QUESTION: I'm having a terrible problem with my tuberous begonias which I grow in containers. The buds drop off before the flowers form. What's the cause?
ANSWER: Bud drop on tuberous begonias may be caused by one of two conditions: either the plants are receiving an uneven supply of water (too much or too little), or they have been subjected to sudden and dramatic temperature changes.
While you can't do much about temperature fluctuations, you can control watering. Set up a regular watering schedule and make regular checks of soil moisture. Although the soil surface may be dry, the soil two to three inches beneath the surface should be kept moist.
Bt Spray Should Stop Geranium Budworms
Q: What are the tiny worms (about one/fourth inch long) that are attacking the buds and leaves of my geraniums and what do I do about them?
A: They are undoubtedly budworms. They can be safely and easily controlled by spraying the plants weekly with a product containing the biological insecticide Bacillus thuringiensis (usually simply listed as Bt). Products containing Bt are commonly sold under the labels Dipel, Turicide and Attack.
Frostbitten Plumeria Unable to Be Saved
Q: Our large plumeria was severely damaged by frost this past winter. There does not seem to be any signs of new growth and when I cut off branches they are dry and hollow. Is there any chance the plant will make a comeback?
A: Sadly, no. Last winter's freeze was particularly severe in your area and if the plant was going to survive, signs of life would have appeared by now. Plumeria plants are subject to damage when temperatures dip below 28 degrees Fahrenheit.
When winter temperatures are expected to drop below this mark, some protection can be realized by tenting the plants with plastic covers. The plastic requires some type of frame so it doesn't come into contact with the foliage. Always remove the covering promptly after danger of frost has passed.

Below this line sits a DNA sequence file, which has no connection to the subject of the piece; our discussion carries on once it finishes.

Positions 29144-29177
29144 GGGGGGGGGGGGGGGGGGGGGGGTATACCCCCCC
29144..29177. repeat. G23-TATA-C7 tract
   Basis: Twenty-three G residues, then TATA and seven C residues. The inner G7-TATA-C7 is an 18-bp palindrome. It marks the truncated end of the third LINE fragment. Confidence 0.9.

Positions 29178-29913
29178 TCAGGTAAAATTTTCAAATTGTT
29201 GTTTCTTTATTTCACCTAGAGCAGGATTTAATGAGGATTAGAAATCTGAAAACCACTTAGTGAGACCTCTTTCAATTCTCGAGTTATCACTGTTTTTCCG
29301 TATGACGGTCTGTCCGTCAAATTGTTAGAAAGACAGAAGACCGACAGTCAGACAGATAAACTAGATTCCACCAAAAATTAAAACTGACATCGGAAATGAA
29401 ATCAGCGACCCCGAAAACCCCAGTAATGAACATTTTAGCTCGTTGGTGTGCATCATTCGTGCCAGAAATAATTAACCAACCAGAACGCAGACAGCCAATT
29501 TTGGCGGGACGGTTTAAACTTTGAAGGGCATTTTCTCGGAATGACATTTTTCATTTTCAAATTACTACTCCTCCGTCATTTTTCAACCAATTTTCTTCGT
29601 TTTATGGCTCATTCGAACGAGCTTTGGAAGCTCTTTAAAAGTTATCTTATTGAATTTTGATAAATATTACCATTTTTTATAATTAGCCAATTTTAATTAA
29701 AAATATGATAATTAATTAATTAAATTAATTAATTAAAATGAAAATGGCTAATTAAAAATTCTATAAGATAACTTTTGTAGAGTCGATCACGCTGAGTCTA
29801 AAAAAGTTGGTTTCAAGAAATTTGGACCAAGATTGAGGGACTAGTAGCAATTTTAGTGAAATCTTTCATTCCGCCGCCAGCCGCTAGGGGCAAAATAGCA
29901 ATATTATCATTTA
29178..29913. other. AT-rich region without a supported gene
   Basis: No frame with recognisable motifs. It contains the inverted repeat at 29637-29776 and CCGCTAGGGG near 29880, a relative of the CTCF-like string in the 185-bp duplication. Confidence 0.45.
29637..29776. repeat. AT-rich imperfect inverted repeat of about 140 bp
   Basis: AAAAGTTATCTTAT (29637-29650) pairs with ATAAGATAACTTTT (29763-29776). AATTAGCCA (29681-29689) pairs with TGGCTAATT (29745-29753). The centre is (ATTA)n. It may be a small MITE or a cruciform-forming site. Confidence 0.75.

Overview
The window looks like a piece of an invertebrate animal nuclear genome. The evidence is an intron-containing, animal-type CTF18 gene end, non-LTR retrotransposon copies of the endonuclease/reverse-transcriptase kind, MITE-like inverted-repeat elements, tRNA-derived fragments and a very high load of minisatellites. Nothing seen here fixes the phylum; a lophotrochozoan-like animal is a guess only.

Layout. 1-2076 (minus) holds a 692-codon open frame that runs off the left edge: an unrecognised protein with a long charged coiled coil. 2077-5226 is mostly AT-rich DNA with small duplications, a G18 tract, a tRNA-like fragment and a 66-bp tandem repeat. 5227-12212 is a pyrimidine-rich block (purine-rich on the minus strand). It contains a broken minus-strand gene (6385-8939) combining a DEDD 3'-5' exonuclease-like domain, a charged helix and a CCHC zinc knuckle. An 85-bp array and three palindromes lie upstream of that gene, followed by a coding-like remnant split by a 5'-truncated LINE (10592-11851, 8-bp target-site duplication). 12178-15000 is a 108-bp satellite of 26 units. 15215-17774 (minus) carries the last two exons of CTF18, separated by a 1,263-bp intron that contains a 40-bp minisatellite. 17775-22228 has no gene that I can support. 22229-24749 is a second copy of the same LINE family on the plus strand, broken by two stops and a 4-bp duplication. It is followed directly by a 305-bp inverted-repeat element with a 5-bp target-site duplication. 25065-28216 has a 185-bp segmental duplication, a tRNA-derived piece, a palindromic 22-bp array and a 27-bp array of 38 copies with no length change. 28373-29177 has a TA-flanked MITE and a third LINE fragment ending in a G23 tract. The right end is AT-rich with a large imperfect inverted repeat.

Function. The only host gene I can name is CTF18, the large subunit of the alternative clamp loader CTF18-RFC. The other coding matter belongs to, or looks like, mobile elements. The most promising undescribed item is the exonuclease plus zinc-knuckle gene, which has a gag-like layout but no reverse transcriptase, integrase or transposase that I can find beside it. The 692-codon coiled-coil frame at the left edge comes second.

Bartlett Pear Not Suited to Southland
Q: My Bartlett pear tree is large and healthy looking, but it has never produced any fruit. Why?
A: Unfortunately, it probably never will produce fruit. The Bartlett pear tree is not suited to most Southland climatic zones. With the exception of some of the higher elevation areas, the trees do not get enough winter chilling for proper fruit production.
Flash Tape May Keep Birds Off Seeded Lawns
Q: I reseeded my lawn on two different occasions with bad results. Both times birds ate most of the seeds. I placed windmills and large stuffy children's animals on the lawn to keep the birds away, but they were no help. Can you help?
A: There is a new product from Japan called "bird scare flash tape" that has proven effective in scaring birds away. The product consists of mylar coated plastic tape. It is brilliant, shiny red on one side and silver on the other.
Sunlight is reflected off the tape and seems to signal danger to birds. Most experts believe that the birds associate the flashing tape with fire. More information about the tape may be obtained from Modern Agri-Products, 3770 Aldergrove Rd., Ferndale, Wash. 98248.
Where You Can Find Miniature Roses
Q: Can you tell me of any nurseries in Southern California that specialize in miniature roses?
A: Here are four: Pixie Treasures Nursery, 4121 Prospect Ave., Yorba Linda 92686; Nor'East Miniature Roses, Box 473, Ontario 91762, Tiny Petals Nursery, 489 Minot Ave., Chula Vista 92010 and Moore Miniature Roses, 2519 E. Noble Ave., Visalia 93277.
Day Lilies Need Sun to Bring Out Flowers
Q: My day lilies are healthy looking but they don't produce flowers. What is the problem?
A: You don't say so in your letter, but I suspect you have planted your day lilies in a shady area. While the plants will endure in shade, they need at least partial sun to produce blooms.